Against this backdrop, no revolution should be expected in Italy’s upcoming defence policy. The focus of military deployments abroad will probably remain two-fold: on the one hand, on Eastern Europe and the Mediterranean for NATO deterrence and defence purposes against Russia;[14] on the other, on the wider Mediterranean region for a variety of peace-keeping, stability and counter-terrorism operations, within UN, EU and NATO frameworks as well as through ad-hoc coalitions or bilateral agreements. As of November 2022, Italy deploys about 8,500 troops abroad,[15] mainly in Europe, the Middle East and Africa, and they are there to stay for the foreseeable future. In 2022, former Minister of Defence Lorenzo Guerini adopted a strategy for the wider Mediterranean region,[16] which is unlikely to be radically changed by Crosetto. This is a positive element of continuity for Italy, in both operational and strategic terms, as a reliable regional security actor.

More high-end capabilities, same budget, prioritised defence industrial policy

Concerning force planning, capability development, procurement and defence industrial policy, the trajectory of the Italian military shifted as a consequence of the outbreak of the war on Ukraine, and this shift is set to continue under Meloni and Crosetto’s political leadership. The whole policy community is now focusing on scenarios of high-end, near-peer conflicts, which entails a shift of investment in war-fighting capabilities across the land, naval and air domains, as well as advancements in cyberwarfare and defence in space.[17] The Meloni government, including Crosetto, is well familiar with the language of realpolitik and hard power. A positive convergence between military and political views on the trajectory of Italy’s military posture is therefore likely to materialise.

Such convergence will bring limited results if not backed by adequate funding, and this remains a critical issue for Italy. Over the last three years, Minister Guerini managed to ensure a gradual increase of the defence budget despite the pandemic and its economic fallout. But in 2022, the Draghi government missed the opportunity of a budgetary leap forward despite the outbreak of the Russia–Ukraine war.[18] Minister Crosetto confirmed the commitment to reach the NATO threshold of 2 per cent GDP spending on defence by 2027,[19] openly stating that “peace does not come for free”;[20] nonetheless, this will largely depend on the broader fiscal outlook that has been fiercely put under pressure by the war’s impact.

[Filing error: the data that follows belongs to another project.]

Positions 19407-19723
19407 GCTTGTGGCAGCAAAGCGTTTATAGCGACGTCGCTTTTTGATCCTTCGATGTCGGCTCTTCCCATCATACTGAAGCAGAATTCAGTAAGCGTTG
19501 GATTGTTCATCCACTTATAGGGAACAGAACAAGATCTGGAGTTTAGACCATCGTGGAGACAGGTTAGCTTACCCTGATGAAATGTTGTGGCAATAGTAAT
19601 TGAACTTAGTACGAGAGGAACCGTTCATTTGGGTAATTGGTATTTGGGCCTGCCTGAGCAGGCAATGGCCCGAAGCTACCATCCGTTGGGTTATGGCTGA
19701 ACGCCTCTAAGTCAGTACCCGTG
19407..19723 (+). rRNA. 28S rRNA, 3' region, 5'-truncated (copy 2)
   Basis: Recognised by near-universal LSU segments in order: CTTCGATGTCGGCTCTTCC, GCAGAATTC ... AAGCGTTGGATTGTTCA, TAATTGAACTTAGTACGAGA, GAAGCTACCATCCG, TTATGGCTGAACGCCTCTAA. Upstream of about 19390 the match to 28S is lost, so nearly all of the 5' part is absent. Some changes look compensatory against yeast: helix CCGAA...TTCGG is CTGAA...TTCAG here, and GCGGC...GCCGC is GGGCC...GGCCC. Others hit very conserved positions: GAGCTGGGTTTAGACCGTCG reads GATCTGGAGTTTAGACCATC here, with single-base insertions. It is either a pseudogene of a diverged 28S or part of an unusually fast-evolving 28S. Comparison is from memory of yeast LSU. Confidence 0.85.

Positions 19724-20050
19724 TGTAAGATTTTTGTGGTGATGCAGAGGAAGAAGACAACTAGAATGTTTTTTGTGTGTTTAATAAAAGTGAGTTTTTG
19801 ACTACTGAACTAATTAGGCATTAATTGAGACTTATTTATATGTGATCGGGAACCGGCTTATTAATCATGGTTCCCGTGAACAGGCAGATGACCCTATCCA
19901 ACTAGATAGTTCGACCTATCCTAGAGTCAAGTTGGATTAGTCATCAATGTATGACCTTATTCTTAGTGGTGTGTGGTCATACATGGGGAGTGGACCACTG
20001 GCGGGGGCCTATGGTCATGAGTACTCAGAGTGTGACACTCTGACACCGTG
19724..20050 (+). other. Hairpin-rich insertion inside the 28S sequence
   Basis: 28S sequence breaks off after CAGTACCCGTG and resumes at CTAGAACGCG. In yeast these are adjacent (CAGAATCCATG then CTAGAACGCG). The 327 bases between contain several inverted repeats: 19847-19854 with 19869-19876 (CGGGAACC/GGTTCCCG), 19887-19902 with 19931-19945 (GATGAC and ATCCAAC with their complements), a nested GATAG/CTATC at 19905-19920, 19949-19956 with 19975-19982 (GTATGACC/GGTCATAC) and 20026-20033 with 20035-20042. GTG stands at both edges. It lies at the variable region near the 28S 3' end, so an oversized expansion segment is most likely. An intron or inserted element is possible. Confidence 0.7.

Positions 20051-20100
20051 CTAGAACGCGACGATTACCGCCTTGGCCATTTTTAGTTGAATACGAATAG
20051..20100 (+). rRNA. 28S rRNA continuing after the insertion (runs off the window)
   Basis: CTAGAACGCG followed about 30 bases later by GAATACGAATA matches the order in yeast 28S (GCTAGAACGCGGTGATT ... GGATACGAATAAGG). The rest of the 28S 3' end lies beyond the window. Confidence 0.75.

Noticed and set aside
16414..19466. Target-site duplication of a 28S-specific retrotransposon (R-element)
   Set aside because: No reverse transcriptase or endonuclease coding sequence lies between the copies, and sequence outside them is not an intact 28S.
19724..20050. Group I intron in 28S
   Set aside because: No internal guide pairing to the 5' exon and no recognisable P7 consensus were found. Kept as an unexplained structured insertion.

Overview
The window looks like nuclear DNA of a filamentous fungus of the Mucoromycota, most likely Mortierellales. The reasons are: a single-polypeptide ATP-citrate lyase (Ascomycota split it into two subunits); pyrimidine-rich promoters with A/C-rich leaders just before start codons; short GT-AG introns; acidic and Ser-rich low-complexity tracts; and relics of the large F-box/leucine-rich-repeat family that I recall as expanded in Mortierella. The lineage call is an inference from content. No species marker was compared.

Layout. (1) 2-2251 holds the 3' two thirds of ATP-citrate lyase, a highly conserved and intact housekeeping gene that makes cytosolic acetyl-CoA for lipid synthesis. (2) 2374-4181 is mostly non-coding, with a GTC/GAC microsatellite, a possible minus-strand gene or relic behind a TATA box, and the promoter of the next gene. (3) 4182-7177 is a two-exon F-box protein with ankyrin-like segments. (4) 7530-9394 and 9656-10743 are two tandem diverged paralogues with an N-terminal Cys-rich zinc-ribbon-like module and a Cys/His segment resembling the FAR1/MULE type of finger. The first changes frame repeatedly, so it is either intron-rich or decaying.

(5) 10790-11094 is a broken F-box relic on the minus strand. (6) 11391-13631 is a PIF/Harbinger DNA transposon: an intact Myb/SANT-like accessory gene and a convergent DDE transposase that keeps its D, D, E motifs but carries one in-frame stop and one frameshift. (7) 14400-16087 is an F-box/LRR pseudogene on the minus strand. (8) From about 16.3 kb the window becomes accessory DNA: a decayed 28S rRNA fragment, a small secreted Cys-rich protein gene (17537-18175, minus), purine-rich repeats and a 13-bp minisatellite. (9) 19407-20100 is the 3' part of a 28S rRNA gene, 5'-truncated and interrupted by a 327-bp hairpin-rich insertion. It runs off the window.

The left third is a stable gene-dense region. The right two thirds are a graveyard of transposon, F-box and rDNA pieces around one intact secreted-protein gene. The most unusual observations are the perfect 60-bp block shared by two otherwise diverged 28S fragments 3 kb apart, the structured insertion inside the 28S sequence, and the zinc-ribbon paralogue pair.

Defence industrial policy is an important part of the equation when it comes to capability development, which is likely to be prioritised by Crosetto. Here, again, Guerini adopted an important ministerial directive in 2021,[21] and Crosetto is unlikely to undo what was at that time welcomed by Italy’s defence industry. In September 2022, all conservative parties voted in favour of the budgetary allocation to the six major procurement programmes presented by the government to the Parliament.[22] After his installation, Crosetto clearly affirmed that one of the duties of the Ministry of Defence is to “promote Italian companies abroad”.[23] Under Meloni too, Italy will in all likelihood continue to prioritise projects under the Permanent Structured Cooperation (PESCO) umbrella, European Defence Fund calls, as well as procurement cooperation beyond the EU – as in the case of F-35 and Tempest fighter aircraft. The latter reflect Italy’s traditional, deep-rooted defence cooperation with both Washington[24] and London, which Rome will have to manage in relation to the growing EU defence initiatives and the Franco-German role in this regard.[25] In light of the aforementioned shift towards high-end, peer-to-peer scenarios, Italy will probably focus on war-fighting capabilities and will likely adopt a pragmatic approach to transatlantic and/or European partnerships to procure them. In that context, Rome is likely to choose different partners among NATO members on ad-hoc basis to develop together different capabilities, such as the European Patrol Corvette to be produced with France, Spain and Greece within PESCO.[26]